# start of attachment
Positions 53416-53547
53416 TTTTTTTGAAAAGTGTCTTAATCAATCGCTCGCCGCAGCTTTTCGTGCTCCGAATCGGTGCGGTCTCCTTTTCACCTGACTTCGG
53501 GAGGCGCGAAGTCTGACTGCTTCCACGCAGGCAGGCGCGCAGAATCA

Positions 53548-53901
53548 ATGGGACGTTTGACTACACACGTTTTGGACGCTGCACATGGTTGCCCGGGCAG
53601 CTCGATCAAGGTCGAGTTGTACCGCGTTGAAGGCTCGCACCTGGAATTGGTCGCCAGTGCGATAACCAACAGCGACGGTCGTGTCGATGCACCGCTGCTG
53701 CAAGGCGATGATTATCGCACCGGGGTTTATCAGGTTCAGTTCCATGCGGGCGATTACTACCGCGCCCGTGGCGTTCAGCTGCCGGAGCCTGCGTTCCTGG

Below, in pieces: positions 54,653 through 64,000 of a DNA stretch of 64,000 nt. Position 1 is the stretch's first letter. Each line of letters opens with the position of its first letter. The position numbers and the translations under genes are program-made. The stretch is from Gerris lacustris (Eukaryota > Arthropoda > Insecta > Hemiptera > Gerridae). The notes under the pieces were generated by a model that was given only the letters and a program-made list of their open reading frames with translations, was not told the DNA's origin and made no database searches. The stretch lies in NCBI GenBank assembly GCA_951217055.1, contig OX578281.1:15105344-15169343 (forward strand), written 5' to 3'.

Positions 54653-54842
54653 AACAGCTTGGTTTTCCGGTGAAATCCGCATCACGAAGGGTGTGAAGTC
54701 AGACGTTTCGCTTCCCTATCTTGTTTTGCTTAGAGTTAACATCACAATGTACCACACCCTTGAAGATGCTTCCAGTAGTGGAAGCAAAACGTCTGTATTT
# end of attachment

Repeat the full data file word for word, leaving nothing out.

Positions 53416-53547
53416 TTTTTTTGAAAAGTGTCTTAATCAATCGCTCGCCGCAGCTTTTCGTGCTCCGAATCGGTGCGGTCTCCTTTTCACCTGACTTCGG
53501 GAGGCGCGAAGTCTGACTGCTTCCACGCAGGCAGGCGCGCAGAATCA

Positions 53548-53901
53548 ATGGGACGTTTGACTACACACGTTTTGGACGCTGCACATGGTTGCCCGGGCAG
53601 CTCGATCAAGGTCGAGTTGTACCGCGTTGAAGGCTCGCACCTGGAATTGGTCGCCAGTGCGATAACCAACAGCGACGGTCGTGTCGATGCACCGCTGCTG
53701 CAAGGCGATGATTATCGCACCGGGGTTTATCAGGTTCAGTTCCATGCGGGCGATTACTACCGCGCCCGTGGCGTTCAGCTGCCGGAGCCTGCGTTCCTGG

Below, in pieces: positions 54,653 through 64,000 of a DNA stretch of 64,000 nt. Position 1 is the stretch's first letter. Each line of letters opens with the position of its first letter. The position numbers and the translations under genes are program-made. The stretch is from Gerris lacustris (Eukaryota > Arthropoda > Insecta > Hemiptera > Gerridae). The notes under the pieces were generated by a model that was given only the letters and a program-made list of their open reading frames with translations, was not told the DNA's origin and made no database searches. The stretch lies in NCBI GenBank assembly GCA_951217055.1, contig OX578281.1:15105344-15169343 (forward strand), written 5' to 3'.

Positions 54653-54842
54653 AACAGCTTGGTTTTCCGGTGAAATCCGCATCACGAAGGGTGTGAAGTC
54701 AGACGTTTCGCTTCCCTATCTTGTTTTGCTTAGAGTTAACATCACAATGTACCACACCCTTGAAGATGCTTCCAGTAGTGGAAGCAAAACGTCTGTATTT